Users of the popular live streaming service Twitch were yesterday told that all their stream keys and passwords have been voided after the San Francisco-based startup noted “unauthorized access to some Twitch user account information”.
The company, which allows users to stream their gameplay to interested spectators, also revealed that accounts had been disconnected from Twitter and YouTube as part of its security response, presumably as a precaution to prevent further account hijacking.
While we hope that Twitch-using Naked Security readers are savvy enough to never use the same password twice, the company posted advice to users to change their login credentials elsewhere on the web if they had made that mistake.
Twitch also issued some advice about creating a new password, highlighting the insecurity of using dictionary words and promoting the use of a password manager.
Of course, a properly crafted password is one thing, but adding two factor authentication would offer an extra level of protection – something which Twitch currently doesn’t offer.
The blog post makes no mention of how the security incident occurred or just how many accounts were targeted – Twitch says it is in the process of contacting affected users directly – but the service, which was bought by Amazon for $970 million last year, is thought to have over 55 million users.
Those who have been affected by the breach are receiving an email from Twitch which gives some detail about the type of information the attackers may have walked off with:
We are writing to let you know that there may have been unauthorized access to some of your Twitch user account information, including possibly your Twitch username and associated email address, your password, the last IP address you logged in from, limited credit card information (card type, truncated card number and expiration date), and any of the following if you provided it to us: first and last name, phone number, address, and date of birth...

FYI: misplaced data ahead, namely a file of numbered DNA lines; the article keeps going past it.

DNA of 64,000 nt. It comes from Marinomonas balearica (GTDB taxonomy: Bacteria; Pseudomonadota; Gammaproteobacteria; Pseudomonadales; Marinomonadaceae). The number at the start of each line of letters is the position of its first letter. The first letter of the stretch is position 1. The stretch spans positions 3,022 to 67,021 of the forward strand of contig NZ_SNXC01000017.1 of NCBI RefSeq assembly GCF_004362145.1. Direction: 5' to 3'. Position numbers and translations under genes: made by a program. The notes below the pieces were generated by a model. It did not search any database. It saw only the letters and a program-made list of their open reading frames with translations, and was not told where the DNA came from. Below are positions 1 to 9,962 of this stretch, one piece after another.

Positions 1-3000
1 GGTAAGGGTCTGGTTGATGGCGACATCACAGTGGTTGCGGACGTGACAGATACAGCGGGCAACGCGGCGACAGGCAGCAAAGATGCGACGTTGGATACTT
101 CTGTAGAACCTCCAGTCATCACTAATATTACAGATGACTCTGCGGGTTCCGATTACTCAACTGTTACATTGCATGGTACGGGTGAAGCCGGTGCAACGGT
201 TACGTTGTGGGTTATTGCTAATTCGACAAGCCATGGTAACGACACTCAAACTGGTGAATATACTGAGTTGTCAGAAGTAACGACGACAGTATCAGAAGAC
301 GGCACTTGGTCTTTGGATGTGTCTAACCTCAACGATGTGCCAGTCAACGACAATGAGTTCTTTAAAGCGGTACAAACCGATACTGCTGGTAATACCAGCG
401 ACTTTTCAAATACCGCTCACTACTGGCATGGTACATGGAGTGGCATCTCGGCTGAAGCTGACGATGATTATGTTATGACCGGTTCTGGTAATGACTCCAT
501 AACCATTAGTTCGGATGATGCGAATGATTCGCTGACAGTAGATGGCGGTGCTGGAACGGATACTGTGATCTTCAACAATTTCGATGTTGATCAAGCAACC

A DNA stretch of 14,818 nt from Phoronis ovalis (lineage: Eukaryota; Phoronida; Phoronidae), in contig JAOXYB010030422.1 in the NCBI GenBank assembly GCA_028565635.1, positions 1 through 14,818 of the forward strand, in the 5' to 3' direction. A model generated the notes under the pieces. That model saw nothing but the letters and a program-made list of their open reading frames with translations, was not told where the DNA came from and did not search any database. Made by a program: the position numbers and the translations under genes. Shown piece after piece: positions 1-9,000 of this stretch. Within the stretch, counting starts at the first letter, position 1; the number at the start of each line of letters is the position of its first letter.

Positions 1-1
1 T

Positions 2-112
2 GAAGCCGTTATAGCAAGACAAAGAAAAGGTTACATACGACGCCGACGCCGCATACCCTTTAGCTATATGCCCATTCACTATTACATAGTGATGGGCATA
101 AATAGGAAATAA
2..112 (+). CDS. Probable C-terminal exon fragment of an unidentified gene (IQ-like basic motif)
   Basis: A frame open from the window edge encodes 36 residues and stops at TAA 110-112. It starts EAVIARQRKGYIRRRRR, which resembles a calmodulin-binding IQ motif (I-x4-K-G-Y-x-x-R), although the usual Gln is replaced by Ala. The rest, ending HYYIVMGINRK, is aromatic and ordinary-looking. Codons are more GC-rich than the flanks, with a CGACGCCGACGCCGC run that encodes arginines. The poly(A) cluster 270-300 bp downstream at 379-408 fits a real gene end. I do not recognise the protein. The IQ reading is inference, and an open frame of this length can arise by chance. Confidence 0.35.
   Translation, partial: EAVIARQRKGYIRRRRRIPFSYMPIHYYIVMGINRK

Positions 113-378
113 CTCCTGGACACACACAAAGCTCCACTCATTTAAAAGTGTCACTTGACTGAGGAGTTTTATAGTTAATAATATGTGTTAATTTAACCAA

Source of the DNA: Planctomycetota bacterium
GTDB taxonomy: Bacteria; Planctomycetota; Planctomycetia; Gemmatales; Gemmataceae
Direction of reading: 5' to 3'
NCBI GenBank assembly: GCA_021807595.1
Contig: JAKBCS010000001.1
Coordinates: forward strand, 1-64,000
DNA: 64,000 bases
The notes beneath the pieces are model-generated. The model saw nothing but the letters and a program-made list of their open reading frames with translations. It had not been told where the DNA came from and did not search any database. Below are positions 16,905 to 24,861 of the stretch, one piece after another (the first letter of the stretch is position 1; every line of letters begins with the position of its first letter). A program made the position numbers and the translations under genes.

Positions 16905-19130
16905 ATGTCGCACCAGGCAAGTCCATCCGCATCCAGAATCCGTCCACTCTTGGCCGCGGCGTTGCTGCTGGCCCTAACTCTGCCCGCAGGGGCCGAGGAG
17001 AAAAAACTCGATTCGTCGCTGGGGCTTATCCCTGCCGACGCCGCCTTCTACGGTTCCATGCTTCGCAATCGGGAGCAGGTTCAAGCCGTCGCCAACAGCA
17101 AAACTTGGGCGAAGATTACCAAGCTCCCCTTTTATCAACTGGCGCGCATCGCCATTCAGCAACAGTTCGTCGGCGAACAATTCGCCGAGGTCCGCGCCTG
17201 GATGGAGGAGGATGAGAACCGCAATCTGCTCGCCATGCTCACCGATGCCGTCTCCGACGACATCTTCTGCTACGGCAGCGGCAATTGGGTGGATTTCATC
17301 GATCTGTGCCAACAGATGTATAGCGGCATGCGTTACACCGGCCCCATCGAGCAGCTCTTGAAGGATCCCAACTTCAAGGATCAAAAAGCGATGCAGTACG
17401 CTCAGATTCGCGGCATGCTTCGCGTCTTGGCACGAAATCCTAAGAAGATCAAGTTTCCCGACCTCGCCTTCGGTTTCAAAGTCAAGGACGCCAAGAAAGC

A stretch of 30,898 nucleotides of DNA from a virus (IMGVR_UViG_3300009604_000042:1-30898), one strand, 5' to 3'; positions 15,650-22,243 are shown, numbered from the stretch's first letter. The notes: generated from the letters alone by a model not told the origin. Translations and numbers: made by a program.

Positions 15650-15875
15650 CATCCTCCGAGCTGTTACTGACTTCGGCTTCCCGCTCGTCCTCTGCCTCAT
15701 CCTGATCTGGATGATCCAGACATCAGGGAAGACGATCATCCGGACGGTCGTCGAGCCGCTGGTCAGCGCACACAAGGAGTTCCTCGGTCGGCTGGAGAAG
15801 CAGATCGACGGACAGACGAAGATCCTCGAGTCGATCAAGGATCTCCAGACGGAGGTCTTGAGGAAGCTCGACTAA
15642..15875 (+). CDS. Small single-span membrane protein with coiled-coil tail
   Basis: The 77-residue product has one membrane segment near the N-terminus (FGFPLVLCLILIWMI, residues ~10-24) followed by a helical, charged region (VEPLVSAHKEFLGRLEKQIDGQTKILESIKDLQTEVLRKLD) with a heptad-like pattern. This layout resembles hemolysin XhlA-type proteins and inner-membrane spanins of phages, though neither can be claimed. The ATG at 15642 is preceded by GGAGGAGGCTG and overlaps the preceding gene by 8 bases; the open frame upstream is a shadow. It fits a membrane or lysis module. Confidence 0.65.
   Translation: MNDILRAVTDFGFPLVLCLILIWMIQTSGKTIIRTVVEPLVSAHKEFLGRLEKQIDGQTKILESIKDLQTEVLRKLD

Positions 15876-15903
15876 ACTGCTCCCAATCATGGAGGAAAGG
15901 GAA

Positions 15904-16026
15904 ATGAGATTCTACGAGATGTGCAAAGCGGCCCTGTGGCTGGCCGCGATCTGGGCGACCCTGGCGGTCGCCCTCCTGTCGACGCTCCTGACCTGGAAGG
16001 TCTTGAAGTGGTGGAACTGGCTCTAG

... While we store passwords in a cryptographically protected form, we believe it's possible that your password could have been captured in clear text by malicious code when you logged into our site on March 3rd.
So, if you have re-used your password elsewhere online, please go and change it. And make sure your passwords are different for each and every account you have. Always.
The slightly better news is that Twitch has told its users that the service neither stores nor processes full credit or debit card data – so users are unlikely to see unauthorised payments leaving their accounts.
2 comments on “Twitch resets passwords, says user details may have been stolen”
A complicating factor is that a lot of the login information for the old sister site ‘Justin.tv’ was “converted” by the users to work on Twitch. If some of the users then didn’t actually use Twitch they might not be aware that the site retained all of their info. We hope they will receive one of the emails – like I did. They will need to create a new (temporary) password on the system, and then deactivate/disable the account if they don’t want to use it. (Scroll down on the Settings page to see the deactivate link.)
screw twitch, they killed justintv without notice and screwed lots of people.